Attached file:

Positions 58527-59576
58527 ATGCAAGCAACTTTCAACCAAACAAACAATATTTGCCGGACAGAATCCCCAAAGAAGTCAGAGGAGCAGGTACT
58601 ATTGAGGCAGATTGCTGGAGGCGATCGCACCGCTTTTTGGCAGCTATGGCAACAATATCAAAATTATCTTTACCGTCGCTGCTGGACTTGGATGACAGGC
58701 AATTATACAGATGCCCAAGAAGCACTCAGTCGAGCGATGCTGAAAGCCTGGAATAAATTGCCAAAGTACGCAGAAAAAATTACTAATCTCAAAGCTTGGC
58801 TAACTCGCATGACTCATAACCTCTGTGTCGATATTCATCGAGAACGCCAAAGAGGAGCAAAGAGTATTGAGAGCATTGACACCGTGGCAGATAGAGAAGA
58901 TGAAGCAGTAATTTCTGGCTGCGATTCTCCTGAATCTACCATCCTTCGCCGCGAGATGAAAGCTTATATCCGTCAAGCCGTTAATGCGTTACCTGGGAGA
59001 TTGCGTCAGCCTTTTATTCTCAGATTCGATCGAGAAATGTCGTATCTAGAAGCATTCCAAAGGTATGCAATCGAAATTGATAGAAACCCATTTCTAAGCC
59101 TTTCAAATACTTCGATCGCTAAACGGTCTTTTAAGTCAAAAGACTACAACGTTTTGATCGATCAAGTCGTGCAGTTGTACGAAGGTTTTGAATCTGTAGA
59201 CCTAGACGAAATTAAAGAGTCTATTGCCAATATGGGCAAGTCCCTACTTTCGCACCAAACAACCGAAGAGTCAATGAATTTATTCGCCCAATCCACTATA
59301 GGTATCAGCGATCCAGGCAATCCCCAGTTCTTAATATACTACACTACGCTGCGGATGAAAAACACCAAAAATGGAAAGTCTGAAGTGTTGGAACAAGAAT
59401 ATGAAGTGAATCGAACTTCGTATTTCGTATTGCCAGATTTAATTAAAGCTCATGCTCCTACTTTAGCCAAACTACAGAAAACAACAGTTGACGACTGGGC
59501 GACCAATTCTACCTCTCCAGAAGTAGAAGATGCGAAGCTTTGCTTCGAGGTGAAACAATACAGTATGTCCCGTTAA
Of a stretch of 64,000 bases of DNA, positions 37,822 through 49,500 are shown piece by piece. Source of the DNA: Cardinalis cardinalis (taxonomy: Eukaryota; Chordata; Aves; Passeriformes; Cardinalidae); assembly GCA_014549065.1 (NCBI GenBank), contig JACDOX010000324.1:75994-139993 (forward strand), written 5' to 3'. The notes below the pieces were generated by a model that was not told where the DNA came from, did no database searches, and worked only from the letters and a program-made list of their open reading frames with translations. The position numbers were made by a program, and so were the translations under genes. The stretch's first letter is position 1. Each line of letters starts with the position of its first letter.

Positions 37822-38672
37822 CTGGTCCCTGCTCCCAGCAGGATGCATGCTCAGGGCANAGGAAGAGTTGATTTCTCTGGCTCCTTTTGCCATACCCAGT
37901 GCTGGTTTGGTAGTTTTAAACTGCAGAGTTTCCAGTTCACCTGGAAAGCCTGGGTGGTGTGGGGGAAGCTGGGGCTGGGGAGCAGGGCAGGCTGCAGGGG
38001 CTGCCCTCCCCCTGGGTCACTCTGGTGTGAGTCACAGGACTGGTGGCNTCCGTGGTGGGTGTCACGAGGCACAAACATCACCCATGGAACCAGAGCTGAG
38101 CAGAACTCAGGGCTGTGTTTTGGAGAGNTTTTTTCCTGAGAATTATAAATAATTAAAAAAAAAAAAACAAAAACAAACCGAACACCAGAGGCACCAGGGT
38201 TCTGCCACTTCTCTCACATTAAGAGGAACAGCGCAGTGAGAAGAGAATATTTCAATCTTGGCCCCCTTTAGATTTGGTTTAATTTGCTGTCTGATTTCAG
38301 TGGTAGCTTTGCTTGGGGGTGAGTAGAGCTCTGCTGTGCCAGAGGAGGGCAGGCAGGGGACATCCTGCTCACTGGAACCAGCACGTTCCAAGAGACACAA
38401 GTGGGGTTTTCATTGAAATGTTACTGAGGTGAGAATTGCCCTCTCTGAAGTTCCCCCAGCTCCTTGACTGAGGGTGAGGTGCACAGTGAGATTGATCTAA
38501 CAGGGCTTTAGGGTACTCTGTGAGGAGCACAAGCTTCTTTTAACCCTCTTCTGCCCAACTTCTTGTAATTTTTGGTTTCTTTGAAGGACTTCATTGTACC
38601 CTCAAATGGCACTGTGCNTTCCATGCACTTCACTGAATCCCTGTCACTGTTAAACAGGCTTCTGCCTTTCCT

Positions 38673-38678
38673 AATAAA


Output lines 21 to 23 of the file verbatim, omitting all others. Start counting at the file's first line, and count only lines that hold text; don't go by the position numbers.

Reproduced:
38401 GTGGGGTTTTCATTGAAATGTTACTGAGGTGAGAATTGCCCTCTCTGAAGTTCCCCCAGCTCCTTGACTGAGGGTGAGGTGCACAGTGAGATTGATCTAA
38501 CAGGGCTTTAGGGTACTCTGTGAGGAGCACAAGCTTCTTTTAACCCTCTTCTGCCCAACTTCTTGTAATTTTTGGTTTCTTTGAAGGACTTCATTGTACC
38601 CTCAAATGGCACTGTGCNTTCCATGCACTTCACTGAATCCCTGTCACTGTTAAACAGGCTTCTGCCTTTCCT